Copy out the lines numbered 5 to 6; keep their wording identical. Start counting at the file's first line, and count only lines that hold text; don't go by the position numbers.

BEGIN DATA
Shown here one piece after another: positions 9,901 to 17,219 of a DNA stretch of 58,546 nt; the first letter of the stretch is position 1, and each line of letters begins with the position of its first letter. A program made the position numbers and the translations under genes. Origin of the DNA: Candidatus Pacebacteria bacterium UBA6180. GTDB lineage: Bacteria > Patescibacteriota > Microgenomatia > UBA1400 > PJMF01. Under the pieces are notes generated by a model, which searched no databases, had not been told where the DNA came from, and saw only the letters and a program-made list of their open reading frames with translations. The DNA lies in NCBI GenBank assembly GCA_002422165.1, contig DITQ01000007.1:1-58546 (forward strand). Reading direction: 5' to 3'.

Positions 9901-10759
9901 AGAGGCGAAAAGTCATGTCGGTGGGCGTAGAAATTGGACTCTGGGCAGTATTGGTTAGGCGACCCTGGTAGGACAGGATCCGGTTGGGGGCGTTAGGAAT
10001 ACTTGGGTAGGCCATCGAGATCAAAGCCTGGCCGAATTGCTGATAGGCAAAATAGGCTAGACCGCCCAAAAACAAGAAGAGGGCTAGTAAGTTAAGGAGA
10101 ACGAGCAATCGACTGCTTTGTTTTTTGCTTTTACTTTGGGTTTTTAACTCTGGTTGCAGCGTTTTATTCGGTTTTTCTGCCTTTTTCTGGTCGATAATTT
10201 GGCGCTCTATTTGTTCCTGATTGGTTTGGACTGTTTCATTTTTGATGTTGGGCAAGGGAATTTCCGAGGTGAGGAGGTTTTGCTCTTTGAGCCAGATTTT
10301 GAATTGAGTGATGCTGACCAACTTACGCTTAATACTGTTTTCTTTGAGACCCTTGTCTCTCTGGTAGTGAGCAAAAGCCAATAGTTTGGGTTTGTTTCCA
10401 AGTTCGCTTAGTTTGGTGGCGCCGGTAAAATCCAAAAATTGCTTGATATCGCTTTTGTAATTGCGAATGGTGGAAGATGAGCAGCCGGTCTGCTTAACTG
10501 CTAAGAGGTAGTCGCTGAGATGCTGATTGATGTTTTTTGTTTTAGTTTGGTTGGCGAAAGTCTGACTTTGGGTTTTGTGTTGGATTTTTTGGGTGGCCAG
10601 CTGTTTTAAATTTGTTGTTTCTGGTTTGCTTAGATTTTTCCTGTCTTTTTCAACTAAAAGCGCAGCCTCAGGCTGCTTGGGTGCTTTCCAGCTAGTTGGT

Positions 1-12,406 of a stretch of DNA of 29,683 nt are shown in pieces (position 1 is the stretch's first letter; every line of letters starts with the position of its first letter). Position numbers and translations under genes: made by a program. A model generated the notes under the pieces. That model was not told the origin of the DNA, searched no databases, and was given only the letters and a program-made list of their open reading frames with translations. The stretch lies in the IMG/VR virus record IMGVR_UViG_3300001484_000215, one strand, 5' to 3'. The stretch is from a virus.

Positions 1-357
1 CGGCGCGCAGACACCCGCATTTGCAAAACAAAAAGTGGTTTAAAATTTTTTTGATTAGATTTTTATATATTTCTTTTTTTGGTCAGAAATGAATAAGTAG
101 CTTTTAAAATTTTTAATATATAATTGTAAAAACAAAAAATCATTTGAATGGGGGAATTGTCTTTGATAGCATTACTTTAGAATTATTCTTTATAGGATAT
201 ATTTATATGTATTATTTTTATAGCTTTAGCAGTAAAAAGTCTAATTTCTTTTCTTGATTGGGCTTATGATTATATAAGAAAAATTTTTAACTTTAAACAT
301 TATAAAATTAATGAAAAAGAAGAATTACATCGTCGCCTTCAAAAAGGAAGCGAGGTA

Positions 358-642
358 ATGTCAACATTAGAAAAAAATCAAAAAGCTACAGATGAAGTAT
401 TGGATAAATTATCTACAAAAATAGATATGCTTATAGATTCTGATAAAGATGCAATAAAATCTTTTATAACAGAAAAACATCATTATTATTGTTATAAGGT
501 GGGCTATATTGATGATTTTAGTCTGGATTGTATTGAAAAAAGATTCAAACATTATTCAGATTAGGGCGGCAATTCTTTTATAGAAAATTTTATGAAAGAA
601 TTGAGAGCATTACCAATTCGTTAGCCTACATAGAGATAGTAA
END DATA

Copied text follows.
10101 ACGAGCAATCGACTGCTTTGTTTTTTGCTTTTACTTTGGGTTTTTAACTCTGGTTGCAGCGTTTTATTCGGTTTTTCTGCCTTTTTCTGGTCGATAATTT
10201 GGCGCTCTATTTGTTCCTGATTGGTTTGGACTGTTTCATTTTTGATGTTGGGCAAGGGAATTTCCGAGGTGAGGAGGTTTTGCTCTTTGAGCCAGATTTT